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Close up photo of several fortune tellers

The Georgia Tech community is invited to experience interactive art installations that were created by Atlanta- and California-based creative partners and feature collaborations with students, faculty, and staff from the School of Literature, Media, and Communication and the Robert C. Williams Museum of Papermaking

Currently on display in the lobby of the Ferst Center for the Arts, 二度と(NI DO TO): an XR pilgrimage uses mixed-reality, digital, and hands-on interactive technologies to powerfully explore Japanese American incarceration during World War II, and offers opportunities to reflect, find connections, and forge new paths forward. 

In 2022 Georgia Tech Arts (GTA) began working with Yayoi Kambara, a choreographer whose dance company, Kambara+, originated the project; GTA then built connections across campus, part of their commitment to developing opportunities for students to engage in creative practices and to integrate art into their academic experiences. 

Kambara collaborated with School of Literature, Media, and Communication (LMC) assistant professor Ida Yoshinaga and her Special Topics students on a creative reflection about the US history of unjust ethnic minority imprisonment; a study of artifacts at the Robert C. Williams Museum of Papermaking (RCWMP) then expanded the partnership to include Jerushia Graham, RCWMP museum coordinator. Together, they engaged in creative problem-solving and developing alternative methods of communication, resulting in seven distinct designs of Origami “fortune tellers” that would become an integral component of NI DO TO.  

Yoshinaga asked her students to draw from Japanese American history, incarcerees’ stories, and cultural artifacts to capture the ethical, social, political, historical, material, and spiritual significance of the discriminatory experiences. The students then incorporated their creative writing into the design template provided by RCW; each fortune teller offers a student’s unique perspective and shares a different facet of the many stories that are to be told.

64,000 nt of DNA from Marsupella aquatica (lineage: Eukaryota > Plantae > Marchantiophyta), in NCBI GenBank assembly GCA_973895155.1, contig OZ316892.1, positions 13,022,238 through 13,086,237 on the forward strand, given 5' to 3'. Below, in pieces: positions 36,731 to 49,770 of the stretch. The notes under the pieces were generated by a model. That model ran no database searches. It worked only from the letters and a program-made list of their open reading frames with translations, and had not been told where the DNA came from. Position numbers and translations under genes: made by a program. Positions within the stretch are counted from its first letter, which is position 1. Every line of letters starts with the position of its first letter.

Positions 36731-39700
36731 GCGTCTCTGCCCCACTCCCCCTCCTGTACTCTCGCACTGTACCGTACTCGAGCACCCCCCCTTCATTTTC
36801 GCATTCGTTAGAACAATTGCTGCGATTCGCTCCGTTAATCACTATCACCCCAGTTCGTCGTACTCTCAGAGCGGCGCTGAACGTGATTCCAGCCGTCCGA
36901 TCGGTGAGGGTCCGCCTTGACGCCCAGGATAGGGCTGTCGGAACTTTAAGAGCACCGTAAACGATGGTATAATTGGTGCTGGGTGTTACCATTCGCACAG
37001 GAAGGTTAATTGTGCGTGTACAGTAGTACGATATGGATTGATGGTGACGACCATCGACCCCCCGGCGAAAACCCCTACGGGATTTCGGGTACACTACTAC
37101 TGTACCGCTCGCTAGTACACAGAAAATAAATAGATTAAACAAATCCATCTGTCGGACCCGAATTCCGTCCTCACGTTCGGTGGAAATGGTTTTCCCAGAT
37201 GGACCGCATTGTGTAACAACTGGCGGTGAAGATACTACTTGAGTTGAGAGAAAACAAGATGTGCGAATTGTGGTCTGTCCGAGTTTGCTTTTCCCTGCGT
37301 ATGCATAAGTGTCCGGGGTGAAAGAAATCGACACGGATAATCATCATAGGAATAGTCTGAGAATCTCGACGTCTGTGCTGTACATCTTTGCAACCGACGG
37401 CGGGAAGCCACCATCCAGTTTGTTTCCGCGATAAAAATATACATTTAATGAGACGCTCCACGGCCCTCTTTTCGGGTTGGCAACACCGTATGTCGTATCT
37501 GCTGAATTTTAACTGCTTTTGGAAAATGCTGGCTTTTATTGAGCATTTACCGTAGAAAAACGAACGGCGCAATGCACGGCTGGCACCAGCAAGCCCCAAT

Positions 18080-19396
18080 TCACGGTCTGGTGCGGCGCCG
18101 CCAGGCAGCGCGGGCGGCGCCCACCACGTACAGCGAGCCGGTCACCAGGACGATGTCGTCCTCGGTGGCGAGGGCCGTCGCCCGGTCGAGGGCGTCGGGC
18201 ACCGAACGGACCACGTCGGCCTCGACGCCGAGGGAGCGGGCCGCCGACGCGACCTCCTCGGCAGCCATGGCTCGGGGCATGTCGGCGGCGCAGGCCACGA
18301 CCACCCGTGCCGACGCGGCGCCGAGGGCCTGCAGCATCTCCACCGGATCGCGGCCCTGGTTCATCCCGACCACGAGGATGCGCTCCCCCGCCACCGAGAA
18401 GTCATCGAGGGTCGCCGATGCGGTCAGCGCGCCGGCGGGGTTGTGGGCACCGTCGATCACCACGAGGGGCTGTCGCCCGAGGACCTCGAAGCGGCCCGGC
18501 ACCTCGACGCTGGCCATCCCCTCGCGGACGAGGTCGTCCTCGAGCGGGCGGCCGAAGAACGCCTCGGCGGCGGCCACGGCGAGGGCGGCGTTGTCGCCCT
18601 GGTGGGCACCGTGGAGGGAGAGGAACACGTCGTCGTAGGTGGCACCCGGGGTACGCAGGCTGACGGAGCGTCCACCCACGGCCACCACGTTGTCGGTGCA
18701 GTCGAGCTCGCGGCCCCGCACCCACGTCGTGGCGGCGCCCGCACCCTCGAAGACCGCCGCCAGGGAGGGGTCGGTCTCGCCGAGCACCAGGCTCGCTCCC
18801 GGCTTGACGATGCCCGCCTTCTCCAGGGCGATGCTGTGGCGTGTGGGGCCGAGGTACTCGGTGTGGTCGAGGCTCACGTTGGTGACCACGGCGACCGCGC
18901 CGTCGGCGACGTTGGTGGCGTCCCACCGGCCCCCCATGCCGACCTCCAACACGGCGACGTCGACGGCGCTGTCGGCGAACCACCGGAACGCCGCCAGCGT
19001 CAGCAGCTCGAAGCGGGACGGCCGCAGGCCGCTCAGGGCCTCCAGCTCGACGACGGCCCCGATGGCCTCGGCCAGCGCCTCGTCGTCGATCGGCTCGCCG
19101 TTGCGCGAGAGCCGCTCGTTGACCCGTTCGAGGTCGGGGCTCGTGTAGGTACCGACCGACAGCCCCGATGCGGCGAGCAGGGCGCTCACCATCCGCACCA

RCWMP’s Graham reflected on the project:  

The collaboration allowed the museum to see how other departments and artists address the complex work of community engagement and navigate tough but necessary conversations around history and culture. The museum invites departments and professors to consider working with us. Collaborating can be a rich and rewarding experience; you often arrive at solutions that wouldn't otherwise present themselves without the fresh perspective of your partners.

Through these collaborations, students built community within their working groups and with the creative artists. Yoshinaga noted that “...going back 75 years in US history to understand the nature of the discrimination targeted towards Japanese Americans fostered intercultural solidarity and empathy for other communities having their civil and human rights taken away.” 

Charlie Key, a graduate student in Global Media and Cultures, was one of the participating students from Yoshinaga’s class. He shared a facet of his experience with this observation: 

I approached my research into the Densho Archives through the lens of foodways. Food carries so much cultural and personal significance and it's always fascinating to explore how people preserve their culinary customs during times of crisis. Of course, food can be manipulated to dehumanize and depress, so interview responses about the low quality of food and food that was outside of traditional gastronomy unfortunately was to be expected. … What I didn't expect was to hear the stories of resilience — of gardens started by the Japanese American internees where they organized to grow the vegetables and fruits that were central to their cultural gastronomy. … This speaks volumes about the importance of food to our sense of well-being, our individual and communal identities, and in our connection to our collective histories.

NI DO TO is free and open to the public in the lobby of the Ferst Center for the Arts through October 26. The exhibit includes an animatronic poetry machine, a dancing hologram, a video game, and a short dance film, Out of the Dust, created on location at the Manzanar internment camp. Visit the Georgia Tech Arts website for exhibit hours and more information. 

Georgia Tech Arts, in the Cabinet Area of Student Engagement & Well-Being, serves the campus community by facilitating connections with exceptional artists from around the world, and by supporting students in the development of their own creative practices. Georgia Tech Arts envisions an arts-infused campus that supports the active collaboration of art, science, and technology while providing students the creative tools, experiences, and inspiration to improve the human condition. Through a blend of performances, exhibitions, installations, residencies, and support for student and faculty creative development, Georgia Tech Arts places art at the epicenter of supporting the Strategic Objectives of the entire Institute.